Distribution of FMOD Studio Libs on Catalina/Big Sur in Integration

hey folks, i ran into this problem of fmodstudiol.dll being blocked on macOS Catalina and higher that’s been pinned. i’m actually a educational materials provider (The Game Audio Institute) who distributes game lessons, and up until now we’ve included the FMOD integration within the game project. well, we found that in Catalina and Big Sur the main FMOD Studio libs in the integration get quarantined by the OS, ostensibly because they’ve been ‘illegally’ imported.

after trying several solutions the end result was that i had to rip out the integration completely from the project, have the online students download the integration manually and then guide them through the setup. because that was the only way the native libraries could be copied so that the system didn’t flag them as a threat.

so, i’m curious - is it at all possible if you include the integration in the project that you can authorize the libraries through the setup? i know that currently if you have the integration installed, the Setup doesn’t run through the library copying/authorizing process which means that any macOS Catalina or Big Sur Mac will flag the libraries and block them.

this macOS system blockage seems like it would also affect any situations where you are collaborating with others via git on Bitbucket. i’m planning on updating a game lesson using FMOD Studio with the integration which means my Mac computer will run it since my libraries are authorized but a collaborator who gets the repo from me would not since their system would flag these as suspect and they would have to be whitelisted. so then if they get their libraries authorized and they push their changes and i sync, now my computer has the ‘foreign’ FMOD library and i would have to authorize. i was completely unable to manually whitelist FMOD libraries and i would hate to have to do it every time i pulled changes.

however, if Setup could run from the beginning and authorize libraries that might help. i suppose the other solution in a shared source scenario is to blacklist the relevant FMOD Studio libraries in the .gitignore file. have you or anyone else tested using FMOD integration 2.2 (2.02.xx) with git-based source control on Macs?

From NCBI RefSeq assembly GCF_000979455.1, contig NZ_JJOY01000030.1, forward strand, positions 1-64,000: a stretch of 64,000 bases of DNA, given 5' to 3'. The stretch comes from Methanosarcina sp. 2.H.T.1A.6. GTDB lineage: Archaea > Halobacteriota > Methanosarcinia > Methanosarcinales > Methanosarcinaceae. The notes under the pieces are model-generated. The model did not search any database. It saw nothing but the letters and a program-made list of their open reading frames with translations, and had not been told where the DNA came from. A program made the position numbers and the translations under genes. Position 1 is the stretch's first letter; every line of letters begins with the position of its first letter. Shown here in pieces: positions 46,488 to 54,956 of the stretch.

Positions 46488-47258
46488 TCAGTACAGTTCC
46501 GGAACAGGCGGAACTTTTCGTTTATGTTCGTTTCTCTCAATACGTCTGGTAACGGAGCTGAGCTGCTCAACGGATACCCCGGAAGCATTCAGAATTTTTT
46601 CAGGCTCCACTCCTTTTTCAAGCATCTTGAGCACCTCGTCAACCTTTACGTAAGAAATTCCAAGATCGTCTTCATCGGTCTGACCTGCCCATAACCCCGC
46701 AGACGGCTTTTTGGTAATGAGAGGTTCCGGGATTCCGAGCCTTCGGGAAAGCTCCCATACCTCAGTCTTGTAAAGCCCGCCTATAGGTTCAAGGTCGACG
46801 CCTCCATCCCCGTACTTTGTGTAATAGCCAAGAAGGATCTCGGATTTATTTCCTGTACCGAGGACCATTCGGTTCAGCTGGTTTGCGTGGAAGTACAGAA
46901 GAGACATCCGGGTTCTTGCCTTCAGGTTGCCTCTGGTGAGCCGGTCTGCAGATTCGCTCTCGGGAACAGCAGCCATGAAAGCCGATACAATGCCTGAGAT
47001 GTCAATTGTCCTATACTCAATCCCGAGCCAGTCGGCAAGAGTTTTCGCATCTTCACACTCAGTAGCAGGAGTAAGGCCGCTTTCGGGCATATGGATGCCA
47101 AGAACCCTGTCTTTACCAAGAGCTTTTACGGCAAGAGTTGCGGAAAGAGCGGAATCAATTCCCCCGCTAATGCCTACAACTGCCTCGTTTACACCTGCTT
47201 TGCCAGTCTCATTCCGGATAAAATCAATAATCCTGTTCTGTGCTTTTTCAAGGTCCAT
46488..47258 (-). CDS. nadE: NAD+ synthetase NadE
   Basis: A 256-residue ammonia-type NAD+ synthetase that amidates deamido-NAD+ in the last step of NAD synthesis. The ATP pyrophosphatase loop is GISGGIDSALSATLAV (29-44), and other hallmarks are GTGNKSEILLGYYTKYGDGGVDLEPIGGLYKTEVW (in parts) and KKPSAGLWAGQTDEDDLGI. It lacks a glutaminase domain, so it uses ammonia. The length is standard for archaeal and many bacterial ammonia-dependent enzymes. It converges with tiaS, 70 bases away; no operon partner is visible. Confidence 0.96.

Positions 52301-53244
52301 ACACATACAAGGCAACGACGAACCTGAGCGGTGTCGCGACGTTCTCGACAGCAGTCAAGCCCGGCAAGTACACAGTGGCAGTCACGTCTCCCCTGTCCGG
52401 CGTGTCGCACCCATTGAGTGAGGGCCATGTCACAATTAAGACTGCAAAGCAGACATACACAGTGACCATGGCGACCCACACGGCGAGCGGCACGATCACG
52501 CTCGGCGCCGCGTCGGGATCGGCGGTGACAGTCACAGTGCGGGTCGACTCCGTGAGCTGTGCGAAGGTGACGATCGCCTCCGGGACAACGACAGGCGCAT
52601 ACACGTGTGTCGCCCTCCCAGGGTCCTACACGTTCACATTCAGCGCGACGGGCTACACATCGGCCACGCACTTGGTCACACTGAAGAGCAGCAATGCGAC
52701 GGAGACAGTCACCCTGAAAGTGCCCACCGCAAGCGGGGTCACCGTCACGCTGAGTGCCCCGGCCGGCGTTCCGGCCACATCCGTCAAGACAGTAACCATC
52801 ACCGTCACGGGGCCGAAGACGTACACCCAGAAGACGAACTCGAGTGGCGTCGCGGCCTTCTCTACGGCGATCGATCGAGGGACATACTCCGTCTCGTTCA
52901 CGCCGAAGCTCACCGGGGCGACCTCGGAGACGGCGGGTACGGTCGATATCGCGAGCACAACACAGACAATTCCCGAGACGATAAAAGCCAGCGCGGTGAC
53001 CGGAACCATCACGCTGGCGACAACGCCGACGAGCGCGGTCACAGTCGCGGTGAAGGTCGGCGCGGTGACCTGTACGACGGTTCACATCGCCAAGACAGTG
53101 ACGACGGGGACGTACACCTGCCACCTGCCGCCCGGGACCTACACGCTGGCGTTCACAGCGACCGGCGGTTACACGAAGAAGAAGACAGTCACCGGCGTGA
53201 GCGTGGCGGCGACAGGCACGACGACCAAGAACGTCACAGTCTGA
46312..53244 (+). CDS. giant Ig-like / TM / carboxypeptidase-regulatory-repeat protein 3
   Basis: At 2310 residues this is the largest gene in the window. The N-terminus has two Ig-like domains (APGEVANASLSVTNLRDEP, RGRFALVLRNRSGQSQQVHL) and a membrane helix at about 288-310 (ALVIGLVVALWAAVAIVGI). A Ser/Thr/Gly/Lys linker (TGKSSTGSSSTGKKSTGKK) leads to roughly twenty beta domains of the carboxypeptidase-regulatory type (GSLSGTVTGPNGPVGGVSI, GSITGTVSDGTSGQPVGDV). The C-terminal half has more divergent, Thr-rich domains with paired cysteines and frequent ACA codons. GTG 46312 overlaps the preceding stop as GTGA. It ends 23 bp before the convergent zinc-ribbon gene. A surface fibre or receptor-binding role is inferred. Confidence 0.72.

any answers appreciated - thanks!


What version of FMOD are you trying to distribute? How are you distributing it e.g. a zip file maybe?

well, it’s the newest integration for 2.2 at this point. at the moment i’m distributing the integration inside the project, already installed. so there is a zip file but it’s the Unity project folder with the integration installed. this method is fine for macOS Mojave and earlier but Catalina and Big Sur regard the fmod libraries as suspect and quarantine them which breaks FMOD functionality in Unity. i realize this is all well known and the solution is to have no integration and install it individually separately. but i was wondering if setup could be modified to authorize the FMOD libraries without installing it from scratch. it seems to do this on a fresh install when the integration is not previously installed but when it is installed it skips over those steps.

Hm, the thing is, most of this stuff is out of our control - it’s an OS-level system that decides if something is safe or not, not us. So, we play by the rules and sign/notarize everything we produce so that it works when people download it. If you unpack what we ship and then try to repackage it and distribute it again… well, that’s way out of our hands.

hi Andrew - thanks for the clarification but i don’t think the signing or notarizing is the issue - we’re not unpacking the binaries other than the unitypackage file. the one question i would ask is, is it possible to make the integration reinstall completely from scratch without removing it first and reinstalling from the Unity Package? when Setup is run from the FMOD menu in Unity for the first time it does go through this process of copying and authorizing the DLLs. but if run a second time it doesn’t. is it possible to make the reinstall happen from scratch and re-authorize the DLLs?